Q: Hey Alex, just emailing you to let you know I think a lot of things you post are great tools for athletes like myself. I used your in-season training program this past spring and I felt great the whole season. I just had a few questions. I am 5ʼ9 and weigh 205 lbs. I hit the ball pretty far and can throw across the infield with the best of them, but I run a 7.2-7.4 60 yard dash. I would like to get that down a lot. Iʼve played 3rd, 2nd, and SS in the recent past and would like to get my speed down to possibly make a home for myself at SS. I am going to be a college sophomore at the powerhouse, Everett CC in Everett, Washington and I would like to know if thereʼs anything extra I could do to push myself beyond the limits of squats, deadlifts, sleds (pushing cars) and so forth. Please get back to me. Thank You.
Isaiah, first off Iʼm glad my in-season program helped you! All of my athletes have taken that program back to school, (College) and had great success! Now letʼs talk speed. You tell me youʼre doing squats and deadlifts, so Iʼll assume youʼre doing all your strength and accessory work correctly. The strength work is key to running faster and Iʼve talked about that in the past. However, there are various exercises/movements youʼre missing in your training that WILL lower your 60 yard dash time.
Mobility – If you improve your mobility you will get to better ranges of motion in your sprint. Why do better ranges of motion help sprinting speed? Take for example knee drive. If you can drive your knee higher after performing a hip mobility complex, you will harness more power/force from the ground and exert that said force in your sprint while running. In fact, I lowered my 60 yard dash from a 6.9 my junior year of college, to a 6.6 my senior year of college. How did I do this? Mobility work leading to me getting into stronger positions in my sprint. Make mobility a part of your day. Two to three mobility sessions throughout the day for 5 to 10 minutes will make a huge difference in improving your mobility. Below I attached a quick mobility series you can do literally anywhere.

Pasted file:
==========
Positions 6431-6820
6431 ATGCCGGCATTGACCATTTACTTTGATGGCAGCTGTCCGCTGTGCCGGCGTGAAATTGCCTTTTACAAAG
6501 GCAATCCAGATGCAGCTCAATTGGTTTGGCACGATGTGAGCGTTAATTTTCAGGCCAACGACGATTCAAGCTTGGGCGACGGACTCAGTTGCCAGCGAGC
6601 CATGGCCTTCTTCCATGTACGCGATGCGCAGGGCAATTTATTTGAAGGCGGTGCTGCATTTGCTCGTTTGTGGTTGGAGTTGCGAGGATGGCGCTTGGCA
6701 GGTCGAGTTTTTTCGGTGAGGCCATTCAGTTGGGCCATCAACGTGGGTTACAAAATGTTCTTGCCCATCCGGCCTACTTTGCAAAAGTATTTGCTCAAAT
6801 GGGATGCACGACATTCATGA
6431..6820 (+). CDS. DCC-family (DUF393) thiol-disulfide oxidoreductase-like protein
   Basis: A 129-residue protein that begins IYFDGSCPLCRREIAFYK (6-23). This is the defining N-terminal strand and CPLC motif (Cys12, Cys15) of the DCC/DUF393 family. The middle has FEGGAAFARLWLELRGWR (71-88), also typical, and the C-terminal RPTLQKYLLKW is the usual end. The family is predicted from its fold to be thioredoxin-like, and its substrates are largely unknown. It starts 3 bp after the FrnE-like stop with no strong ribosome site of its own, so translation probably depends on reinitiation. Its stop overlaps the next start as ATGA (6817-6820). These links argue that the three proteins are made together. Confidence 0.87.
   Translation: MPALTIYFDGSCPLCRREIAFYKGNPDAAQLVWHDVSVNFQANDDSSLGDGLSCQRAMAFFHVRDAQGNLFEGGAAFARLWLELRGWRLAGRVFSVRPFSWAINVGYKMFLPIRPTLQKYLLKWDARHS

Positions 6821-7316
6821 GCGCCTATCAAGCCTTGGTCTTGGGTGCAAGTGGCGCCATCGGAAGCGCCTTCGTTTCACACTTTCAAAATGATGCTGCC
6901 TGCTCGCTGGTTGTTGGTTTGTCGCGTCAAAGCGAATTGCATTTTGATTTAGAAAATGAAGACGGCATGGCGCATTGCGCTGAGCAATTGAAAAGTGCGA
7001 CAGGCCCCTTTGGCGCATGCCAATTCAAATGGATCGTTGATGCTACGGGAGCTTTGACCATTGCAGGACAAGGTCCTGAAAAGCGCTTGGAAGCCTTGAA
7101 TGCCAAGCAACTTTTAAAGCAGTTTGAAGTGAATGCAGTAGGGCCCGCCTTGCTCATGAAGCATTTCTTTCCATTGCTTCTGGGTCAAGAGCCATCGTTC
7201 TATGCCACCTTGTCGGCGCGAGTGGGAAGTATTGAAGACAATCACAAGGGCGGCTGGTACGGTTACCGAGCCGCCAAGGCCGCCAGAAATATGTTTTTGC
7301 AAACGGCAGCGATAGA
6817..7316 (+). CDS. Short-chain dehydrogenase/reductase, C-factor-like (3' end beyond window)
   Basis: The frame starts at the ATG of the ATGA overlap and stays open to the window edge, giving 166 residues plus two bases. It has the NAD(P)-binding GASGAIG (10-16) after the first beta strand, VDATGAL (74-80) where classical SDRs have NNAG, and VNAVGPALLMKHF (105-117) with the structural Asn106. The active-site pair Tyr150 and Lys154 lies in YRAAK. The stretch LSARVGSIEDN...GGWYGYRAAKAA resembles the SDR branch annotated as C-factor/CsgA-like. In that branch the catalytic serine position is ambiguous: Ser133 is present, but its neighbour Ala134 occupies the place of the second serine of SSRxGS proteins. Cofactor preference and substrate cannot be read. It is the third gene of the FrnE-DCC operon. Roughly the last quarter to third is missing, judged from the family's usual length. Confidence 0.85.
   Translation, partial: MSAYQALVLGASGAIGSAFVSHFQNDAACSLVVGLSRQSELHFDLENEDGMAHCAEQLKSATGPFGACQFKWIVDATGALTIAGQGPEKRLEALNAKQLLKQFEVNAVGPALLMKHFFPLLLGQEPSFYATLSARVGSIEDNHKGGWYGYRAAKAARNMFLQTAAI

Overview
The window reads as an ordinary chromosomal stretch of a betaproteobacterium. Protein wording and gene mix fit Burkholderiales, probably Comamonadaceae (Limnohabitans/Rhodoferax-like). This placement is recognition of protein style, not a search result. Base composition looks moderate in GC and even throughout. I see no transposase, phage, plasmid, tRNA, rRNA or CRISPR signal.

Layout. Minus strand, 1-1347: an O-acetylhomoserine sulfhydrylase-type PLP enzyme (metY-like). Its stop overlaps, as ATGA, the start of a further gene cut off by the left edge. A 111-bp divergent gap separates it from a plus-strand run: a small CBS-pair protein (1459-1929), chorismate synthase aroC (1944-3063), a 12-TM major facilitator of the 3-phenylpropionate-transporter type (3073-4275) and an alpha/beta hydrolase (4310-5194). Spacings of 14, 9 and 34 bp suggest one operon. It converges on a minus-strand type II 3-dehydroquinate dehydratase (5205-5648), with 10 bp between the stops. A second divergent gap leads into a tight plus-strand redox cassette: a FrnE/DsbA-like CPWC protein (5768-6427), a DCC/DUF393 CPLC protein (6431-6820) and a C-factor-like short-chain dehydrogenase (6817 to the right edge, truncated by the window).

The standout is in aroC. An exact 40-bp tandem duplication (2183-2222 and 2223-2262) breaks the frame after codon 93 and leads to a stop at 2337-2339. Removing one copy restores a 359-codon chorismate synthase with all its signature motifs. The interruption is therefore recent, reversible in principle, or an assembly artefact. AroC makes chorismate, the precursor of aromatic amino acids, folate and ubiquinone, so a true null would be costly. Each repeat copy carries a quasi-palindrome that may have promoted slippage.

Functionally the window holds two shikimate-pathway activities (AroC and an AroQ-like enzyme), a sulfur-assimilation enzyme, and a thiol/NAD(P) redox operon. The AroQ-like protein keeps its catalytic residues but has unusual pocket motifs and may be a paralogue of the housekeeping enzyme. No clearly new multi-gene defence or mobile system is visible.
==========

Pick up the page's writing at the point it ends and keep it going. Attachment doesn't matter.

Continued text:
Sprint Variations – Using sprint variations in your speed training is a great tool to train your sprinting mechanics without thinking. Have you ever heard the phrase, “If you think, you canʼt hit”? Same goes for sprinting. Programming the proper variations can train good mechanics in all aspects of your sprint. Now you must be asking, what sprint variations do I program? Keep it simple. Push-up sprint starts and falling sprint starts will pay HUGE dividends to you lowering your 60 yard dash. Below you will see videos of each sprint variation being executed. As an added note, make sure your performing all of these sprints for only 10 yards. Anytime you go over 15 or so yards in a training session you must be careful and decrease volume (number of sprints). If you do want to run a couple 60ʼs, which I donʼt suggest you doing, then you could do one to two tops. The reason being is, that there is too much risk and not enough reward. So run actual 60ʼs sparingly. The 60 yard dash is won in the first ten yards, and thatʼs what you want to focus on in your training.
Falling Sprint Starts
Pushup Sprint Starts
Force Production – If you can apply maximal force into the ground at an extremely fast rate, you will run faster. The stronger you are the more force you can apply into the ground so strength is definitely number one. You said you’ve been deadlifting and squatting so I am assuming your already really strong. In that case, try implementing ground contact exerciseʼs to train your body to expend great force into the ground at a fast rate. I’ve been using these variations with my athletes before we do our speed work and they break their 10 yard sprint PR(previous record) time each speed session. This works so well because the athlete is practicing applying maximal force into the ground. The same maximal force that is needed in their sprint.
Here’s one of my favorites:
“Dumbbell Drop” Box Jumps
Keep getting stronger, improve your mobility, add sprint variations, and practice applying maximal force into the ground and your 60 yard dash will slowly trickle down in the 6ʼs. These are proven methods that DO work, implement them immediately!